NO.4: DIEGO SIMEONE (ATLETICO MADRID)
Win percentage: 6 Position change: 1 Position to value: 1 Knockout points: 12
Stunted by a transfer ban, Atletico Madrid were unable to make immediate additions to the squad last summer. So, with his hands tied, Diego Simeone faced the challenge of getting his side to once again compete with Spanish football’s traditional giants, a rejuvenated Barcelona and reigning European champions Real Madrid, whilst also holding off a resurgent Valencia. As ever, the Argentine rose to the task, guiding Atletico to second place in La Liga, their highest league finish since they won the title in 2014.
What was particularly commendable about this league performance was that it came partly due to good home form in a new stadium, the Wanda Metropolitano. Saying goodbye to a ground as beloved as the Vicente Calderon was never going to be easy, but Simeone and his charges handled the transition well; they lost just once and picked up a total of 42 points in their new home compared to 44 in the Calderon the previous season. In all of La Liga, only eventual champions Barcelona could boast a better record in front of their own supporters.
Other than that, there was no major news regarding Atletico’s La Liga showing. As is now customary, they had the best defence in the league, conceding just 22 times in 38 games. As per usual, it was this resolve without the ball that enabled them to establish such a lofty position. Simeone’s classic 4-4-2 remained as compact and organised as ever, and up front Antoine Griezmann – who opted to stay put despite rumours linking him to Manchester United, among others – was given a helping hand by Diego Costa, who returned to his old club in January.
Simeone’s tactics are now firmly embedded at Atletico. He has spent the best part of seven years as the club’s manager and there has been no major evolution in that timespan. Indeed, so ingrained is his philosophy, it is difficult to imagine Atletico playing any other way. This stability is integral to the team’s consistency; every player knows exactly what to do both within their role and within the framework of the collective.
But after failing to pick up a single piece of silverware in the two previous seasons, there was always going to be a threat of a kind of second-place syndrome. How long could fans accept competing without ultimately succeeding? In the end this question was completely irrelevant, as Simeone helped his side to a second Europa League title under his leadership.
After finishing third in a tough Champions League group featuring Chelsea and Roma, Atletico dropped into the Europa League knockout rounds. They overcame their first two hurdles in the competition – Copenhagen and Lokomotiv Moscow – with relative ease, before a good home performance against Sporting Club was enough to see them through to the semi-finals. There they faced yet more adversity.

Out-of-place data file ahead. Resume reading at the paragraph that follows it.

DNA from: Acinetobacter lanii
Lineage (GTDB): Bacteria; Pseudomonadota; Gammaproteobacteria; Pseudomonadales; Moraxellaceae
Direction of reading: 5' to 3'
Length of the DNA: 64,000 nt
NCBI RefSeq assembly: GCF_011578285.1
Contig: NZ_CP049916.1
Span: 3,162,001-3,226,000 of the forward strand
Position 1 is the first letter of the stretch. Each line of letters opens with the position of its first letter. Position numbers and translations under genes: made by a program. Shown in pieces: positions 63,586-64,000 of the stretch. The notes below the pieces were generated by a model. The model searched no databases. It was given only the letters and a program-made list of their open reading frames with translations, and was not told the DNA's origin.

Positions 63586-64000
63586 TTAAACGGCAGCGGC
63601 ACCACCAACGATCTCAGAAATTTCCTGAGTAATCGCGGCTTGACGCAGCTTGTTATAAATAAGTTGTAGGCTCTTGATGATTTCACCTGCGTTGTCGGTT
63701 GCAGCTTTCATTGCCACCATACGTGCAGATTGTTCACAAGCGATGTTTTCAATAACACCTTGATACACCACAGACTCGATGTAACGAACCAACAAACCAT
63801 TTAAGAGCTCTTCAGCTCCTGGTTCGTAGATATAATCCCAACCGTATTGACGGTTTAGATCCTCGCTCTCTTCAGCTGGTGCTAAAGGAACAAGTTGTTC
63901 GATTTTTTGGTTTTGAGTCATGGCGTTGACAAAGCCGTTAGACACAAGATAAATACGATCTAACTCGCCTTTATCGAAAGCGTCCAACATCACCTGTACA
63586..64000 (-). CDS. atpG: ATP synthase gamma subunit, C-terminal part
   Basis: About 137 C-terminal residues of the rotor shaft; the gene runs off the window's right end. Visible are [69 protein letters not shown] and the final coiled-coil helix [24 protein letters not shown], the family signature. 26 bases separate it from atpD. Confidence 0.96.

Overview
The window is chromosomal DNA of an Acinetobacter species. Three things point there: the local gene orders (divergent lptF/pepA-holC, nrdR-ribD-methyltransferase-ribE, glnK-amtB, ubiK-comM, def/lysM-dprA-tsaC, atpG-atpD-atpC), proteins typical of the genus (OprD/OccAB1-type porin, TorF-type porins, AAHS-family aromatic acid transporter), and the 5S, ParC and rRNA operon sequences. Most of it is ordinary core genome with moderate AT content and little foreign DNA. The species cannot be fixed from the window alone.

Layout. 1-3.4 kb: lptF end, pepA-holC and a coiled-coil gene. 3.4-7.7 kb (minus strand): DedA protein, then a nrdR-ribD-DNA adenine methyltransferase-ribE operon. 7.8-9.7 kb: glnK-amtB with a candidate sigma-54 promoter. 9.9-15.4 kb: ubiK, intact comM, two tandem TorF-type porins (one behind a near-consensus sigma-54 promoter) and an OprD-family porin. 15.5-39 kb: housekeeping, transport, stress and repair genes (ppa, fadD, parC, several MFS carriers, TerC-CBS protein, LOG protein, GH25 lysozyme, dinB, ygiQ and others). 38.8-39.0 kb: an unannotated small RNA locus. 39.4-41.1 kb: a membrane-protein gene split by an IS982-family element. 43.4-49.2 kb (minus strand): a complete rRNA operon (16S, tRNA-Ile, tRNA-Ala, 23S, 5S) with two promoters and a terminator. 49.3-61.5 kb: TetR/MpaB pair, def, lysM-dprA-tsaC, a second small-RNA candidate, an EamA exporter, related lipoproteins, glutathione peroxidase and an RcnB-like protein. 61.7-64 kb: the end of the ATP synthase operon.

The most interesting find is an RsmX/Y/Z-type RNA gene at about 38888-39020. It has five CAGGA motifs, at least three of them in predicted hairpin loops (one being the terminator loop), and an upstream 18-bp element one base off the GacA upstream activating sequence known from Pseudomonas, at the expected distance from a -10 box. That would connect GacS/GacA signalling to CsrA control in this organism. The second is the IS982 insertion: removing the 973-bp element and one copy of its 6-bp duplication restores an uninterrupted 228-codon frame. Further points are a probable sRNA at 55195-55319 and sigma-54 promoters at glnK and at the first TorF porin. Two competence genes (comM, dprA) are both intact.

Up against an Arsenal side fully cognisant of the impending retirement of their legendary manager, Arsene Wenger, Atletico went down to 10 men early on in the first leg at the Emirates Stadium. Not long after, Simeone himself was sent off. However, even as he watched the game standing up from a distance, the 48-year-old refused to panic. Deciding inaction was the safest policy in this case, he opted not to make immediate changes as his side sat in, soaked up Arsenal attacks and countered when they could. This approach was to be rewarded with an 82nd-minute Griezmann equaliser.
Simeone celebrated that goal with a maniacal fervour, almost as if he knew the tie was done in that very instance. If so, he was right to think this way: Atletico won 1-0 in the return leg to book a place in the final against Marseille. The final itself was no great contest, but only because Simeone’s men had too much for their opposition. A battering commenced on 21 minutes through Griezmann, and ended with a 3-0 score in favour of the Spaniards.
The success of this Atletico era is not necessarily best measured in trophies won, but in its constancy. The team, and the tactics underpinning it, are the same as they were several years ago. And yet opponents of the highest calibre continue to struggle to figure them out. Atletico roll on, and Simeone’s ideas remain effective.
An introduction to the ranking system - how are we weighting the different managerial qualities?2
The best of the rest - those who were not considered, were ineligible, or who just missed out.3
The list begins: Our rankings from 20 to 16.4
Two former European Cup winners feature as the list continues. Here are managers 15 to 11.5
Moving towards 2018's truly elite: 10 to 6.6
A third European Cup in successive years gave Zinedine Zidane the perfect exit at Real Madrid; he's in at Five.7
Diego Simeone enters at Four, having guided Atletico Madrid through their stadium move, beyond a transfer ban, and back into the Champions League.8
And now Number Three: Domenico Tedesco, FC Schalke's Antonio Conte acolyte9
Burnley have had a difficult start to 2018-19, but the season before was the finest in their modern history -…10
And your winner... Getafe's hard-liner, Jose Bordalas.